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Open Access Research article

Antimicrobial activity and brine shrimp toxicity of extracts of Terminalia brownii roots and stem

Zakaria H Mbwambo*, Mainen J Moshi, Pax J Masimba, Modest C Kapingu and Ramadhani SO Nondo

Author Affiliations

Institute of Traditional Medicine, Muhimbili University College of Health Sciences, P.O. Box 65001, Dar es Salaam, Tanzania

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BMC Complementary and Alternative Medicine 2007, 7:9  doi:10.1186/1472-6882-7-9

The electronic version of this article is the complete one and can be found online at: http://www.biomedcentral.com/1472-6882/7/9


Received:6 October 2006
Accepted:30 March 2007
Published:30 March 2007

© 2007 Mbwambo et al; licensee BioMed Central Ltd.

This is an Open Access article distributed under the terms of the Creative Commons Attribution License (http://creativecommons.org/licenses/by/2.0), which permits unrestricted use, distribution, and reproduction in any medium, provided the original work is properly cited.

Abstract

Background

Ternimalia brownii Fresen (Combretaceae) is widely used in traditional medicine to treat bacterial, fungal and viral infections. There is a need to evaluate extracts of this plant in order to provide scientific proof for it's wide application in traditional medicine system.

Methods

Extraction of stem bark, wood and whole roots of T. brownii using solvents of increasing polarity, namely, Pet ether, dichloromethane, dichloromethane: methanol (1:1), methanol and aqua, respectively, afforded dry extracts. The extracts were tested for antifungal and antibacterial activity and for brine shrimp toxicity test.

Results

Extracts of the stem bark, wood and whole roots of T. brownii exhibited antibacterial activity against standard strains of Staphylococcus aureus, Escherichia coli, Pseudomonas aeruginosa, Klebsiella pneumoniae, Salmonella typhi, and Bacillus anthracis and the fungi, Candida albicans and Cryptococcus neoformans. Aqueous extracts exhibited the strongest activity against both bacteria and fungi. Extracts of the roots and stem bark exhibited relatively mild cytotoxic activity against brine shrimp larvae with LC50 values ranging from 113.75–4356.76 and 36.12–1458.81 μg/ml, respectively. The stem wood extracts exhibited the highest toxicity against the shrimps (LC50 values 2.58–14.88 μg/ml), while that of cyclophosphamide, a standard anticancer drug, was 16.33 (10.60–25.15) μg/ml.

Conclusion

These test results support traditional medicinal use of, especially, aqueous extracts for the treatment of conditions such as diarrhea, and gonorrhea. The brine shrimp results depict the general trend among plants of the genus Terminalia, which are known to contain cytotoxic compounds such as hydrolysable tannins. These results warrant follow-up through bioassay-directed isolation of the active principles.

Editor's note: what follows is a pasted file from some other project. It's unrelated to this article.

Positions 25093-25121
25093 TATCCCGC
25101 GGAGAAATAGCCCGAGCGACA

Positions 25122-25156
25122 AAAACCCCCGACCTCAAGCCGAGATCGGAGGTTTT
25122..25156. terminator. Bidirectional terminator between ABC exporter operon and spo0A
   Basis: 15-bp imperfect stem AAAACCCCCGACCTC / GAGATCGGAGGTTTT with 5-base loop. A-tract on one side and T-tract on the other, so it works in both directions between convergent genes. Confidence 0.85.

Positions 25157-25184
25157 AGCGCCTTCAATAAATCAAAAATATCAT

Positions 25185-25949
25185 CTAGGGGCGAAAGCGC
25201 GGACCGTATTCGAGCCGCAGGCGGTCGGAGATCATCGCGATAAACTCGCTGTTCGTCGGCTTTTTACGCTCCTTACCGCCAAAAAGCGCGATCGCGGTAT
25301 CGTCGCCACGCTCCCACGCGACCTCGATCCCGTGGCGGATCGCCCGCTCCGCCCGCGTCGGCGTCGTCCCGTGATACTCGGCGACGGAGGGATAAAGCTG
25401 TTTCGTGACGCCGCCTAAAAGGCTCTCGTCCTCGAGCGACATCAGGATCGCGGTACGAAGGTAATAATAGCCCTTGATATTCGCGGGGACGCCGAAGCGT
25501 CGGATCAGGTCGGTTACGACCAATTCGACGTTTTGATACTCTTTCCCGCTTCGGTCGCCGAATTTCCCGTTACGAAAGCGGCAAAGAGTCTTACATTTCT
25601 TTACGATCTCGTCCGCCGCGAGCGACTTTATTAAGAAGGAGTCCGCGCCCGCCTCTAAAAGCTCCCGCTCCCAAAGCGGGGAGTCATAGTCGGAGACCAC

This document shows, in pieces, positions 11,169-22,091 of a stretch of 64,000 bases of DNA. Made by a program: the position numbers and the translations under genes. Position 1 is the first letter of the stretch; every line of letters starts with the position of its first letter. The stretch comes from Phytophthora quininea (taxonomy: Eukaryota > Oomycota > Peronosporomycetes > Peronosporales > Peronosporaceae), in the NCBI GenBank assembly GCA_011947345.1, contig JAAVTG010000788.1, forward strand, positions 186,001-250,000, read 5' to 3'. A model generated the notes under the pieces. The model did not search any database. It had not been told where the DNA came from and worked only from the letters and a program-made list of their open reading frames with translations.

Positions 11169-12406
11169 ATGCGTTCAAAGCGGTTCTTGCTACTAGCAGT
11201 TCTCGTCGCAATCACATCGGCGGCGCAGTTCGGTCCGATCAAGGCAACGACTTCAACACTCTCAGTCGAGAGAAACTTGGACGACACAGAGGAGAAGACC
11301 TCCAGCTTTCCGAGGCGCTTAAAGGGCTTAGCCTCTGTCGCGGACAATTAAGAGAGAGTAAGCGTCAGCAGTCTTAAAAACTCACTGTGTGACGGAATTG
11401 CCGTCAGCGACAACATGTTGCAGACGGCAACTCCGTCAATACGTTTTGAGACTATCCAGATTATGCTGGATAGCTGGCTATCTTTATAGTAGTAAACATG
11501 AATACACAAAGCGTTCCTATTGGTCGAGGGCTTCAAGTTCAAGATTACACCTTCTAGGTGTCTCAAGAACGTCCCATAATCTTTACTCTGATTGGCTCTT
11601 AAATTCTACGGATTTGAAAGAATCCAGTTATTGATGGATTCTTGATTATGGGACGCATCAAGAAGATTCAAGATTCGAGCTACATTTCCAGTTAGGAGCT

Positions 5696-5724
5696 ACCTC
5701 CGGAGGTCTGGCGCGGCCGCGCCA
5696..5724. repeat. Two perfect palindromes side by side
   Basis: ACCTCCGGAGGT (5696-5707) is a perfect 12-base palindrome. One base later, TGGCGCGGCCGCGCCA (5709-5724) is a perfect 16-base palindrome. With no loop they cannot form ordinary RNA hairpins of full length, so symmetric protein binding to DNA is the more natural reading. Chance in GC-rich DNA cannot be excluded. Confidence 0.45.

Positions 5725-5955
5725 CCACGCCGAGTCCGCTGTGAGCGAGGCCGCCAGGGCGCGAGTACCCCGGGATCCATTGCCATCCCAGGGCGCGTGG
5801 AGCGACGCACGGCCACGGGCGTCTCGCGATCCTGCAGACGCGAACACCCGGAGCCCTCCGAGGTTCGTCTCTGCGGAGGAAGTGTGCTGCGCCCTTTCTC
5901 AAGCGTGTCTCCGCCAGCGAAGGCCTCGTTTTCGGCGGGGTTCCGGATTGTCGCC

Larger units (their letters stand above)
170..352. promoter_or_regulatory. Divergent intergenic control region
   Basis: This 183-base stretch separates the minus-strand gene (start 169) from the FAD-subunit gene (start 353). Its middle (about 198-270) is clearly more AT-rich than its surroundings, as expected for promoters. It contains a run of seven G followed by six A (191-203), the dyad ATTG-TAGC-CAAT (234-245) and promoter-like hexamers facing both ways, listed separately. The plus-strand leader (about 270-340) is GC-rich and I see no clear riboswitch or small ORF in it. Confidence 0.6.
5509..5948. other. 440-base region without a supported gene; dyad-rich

Background

Terminalia brownii Fries (Combretaceae) is found in many parts of Africa and it has different uses. It is found in the Democratic Republic of Congo, Ethiopia, Kenya, Tanzania [1,2]. In Tanzania the plant grows in Morogoro, Coast Region, Tanga and Arusha. It has different vernacular names in different places such as kuuku, muvuku (Kamba, Kenya), koloswa (northern region, Kenya), weba (Ethiopia), lbukoi (Samburu, Kenya), orbukoi (Maasai, Tanzania), and mbarao or mwalambe, in Kiswahili. The leaves are used by traditional healers in Tanzania to treat diarrhoea and stomach ache, gastric ulcers, colic, and heartburn [2,3]. In the Democratic Republic of Congo barks from the stems, branches, and trunks are used to treat urogenital infections, urethral pain, endometritis, cystitis, leucorrhoea, syphilis, and gonorrhoea [4]. It is also used by traditional healers in Kenya to treat malaria [5]. The decoction of the stem bark, trunk and branches is taken orally to treat dysmenorrhoea, nervosity, hysteria, epilepsy, beriberi, dyspepsia, stomachache, gastric ulcers, and colitis [2,6]. Stem barks are chewed to treat cough and as emetic, infusion of barks and leaves are mixed with meat to treat hepatitis [7]. Traditional healers in Ethiopia use the stem and barks to treat jaundice, hepatitis, liver cirrhosis, and yellow fever [8-10].

Methods

Materials